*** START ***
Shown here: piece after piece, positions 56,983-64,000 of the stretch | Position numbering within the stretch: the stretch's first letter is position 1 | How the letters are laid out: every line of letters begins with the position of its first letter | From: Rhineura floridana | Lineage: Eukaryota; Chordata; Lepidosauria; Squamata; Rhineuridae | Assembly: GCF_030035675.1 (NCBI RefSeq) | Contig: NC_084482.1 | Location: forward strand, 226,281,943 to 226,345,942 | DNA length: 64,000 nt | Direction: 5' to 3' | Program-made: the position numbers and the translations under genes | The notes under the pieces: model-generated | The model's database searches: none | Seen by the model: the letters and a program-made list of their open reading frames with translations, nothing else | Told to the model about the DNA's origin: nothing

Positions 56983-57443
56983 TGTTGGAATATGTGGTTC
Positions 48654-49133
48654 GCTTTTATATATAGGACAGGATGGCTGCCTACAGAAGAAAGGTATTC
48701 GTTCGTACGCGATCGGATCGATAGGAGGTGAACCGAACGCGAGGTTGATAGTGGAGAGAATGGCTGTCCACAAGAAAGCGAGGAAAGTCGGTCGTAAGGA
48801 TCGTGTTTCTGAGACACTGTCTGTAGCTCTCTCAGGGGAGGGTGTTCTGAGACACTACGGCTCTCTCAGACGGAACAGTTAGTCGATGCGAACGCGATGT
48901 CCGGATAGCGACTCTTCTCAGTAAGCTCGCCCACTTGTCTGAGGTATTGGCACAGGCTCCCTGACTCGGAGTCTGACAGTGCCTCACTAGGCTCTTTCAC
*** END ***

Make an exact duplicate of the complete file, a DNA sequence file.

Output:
Shown here: piece after piece, positions 56,983-64,000 of the stretch | Position numbering within the stretch: the stretch's first letter is position 1 | How the letters are laid out: every line of letters begins with the position of its first letter | From: Rhineura floridana | Lineage: Eukaryota; Chordata; Lepidosauria; Squamata; Rhineuridae | Assembly: GCF_030035675.1 (NCBI RefSeq) | Contig: NC_084482.1 | Location: forward strand, 226,281,943 to 226,345,942 | DNA length: 64,000 nt | Direction: 5' to 3' | Program-made: the position numbers and the translations under genes | The notes under the pieces: model-generated | The model's database searches: none | Seen by the model: the letters and a program-made list of their open reading frames with translations, nothing else | Told to the model about the DNA's origin: nothing

Positions 56983-57443
56983 TGTTGGAATATGTGGTTC
Positions 48654-49133
48654 GCTTTTATATATAGGACAGGATGGCTGCCTACAGAAGAAAGGTATTC
48701 GTTCGTACGCGATCGGATCGATAGGAGGTGAACCGAACGCGAGGTTGATAGTGGAGAGAATGGCTGTCCACAAGAAAGCGAGGAAAGTCGGTCGTAAGGA
48801 TCGTGTTTCTGAGACACTGTCTGTAGCTCTCTCAGGGGAGGGTGTTCTGAGACACTACGGCTCTCTCAGACGGAACAGTTAGTCGATGCGAACGCGATGT
48901 CCGGATAGCGACTCTTCTCAGTAAGCTCGCCCACTTGTCTGAGGTATTGGCACAGGCTCCCTGACTCGGAGTCTGACAGTGCCTCACTAGGCTCTTTCAC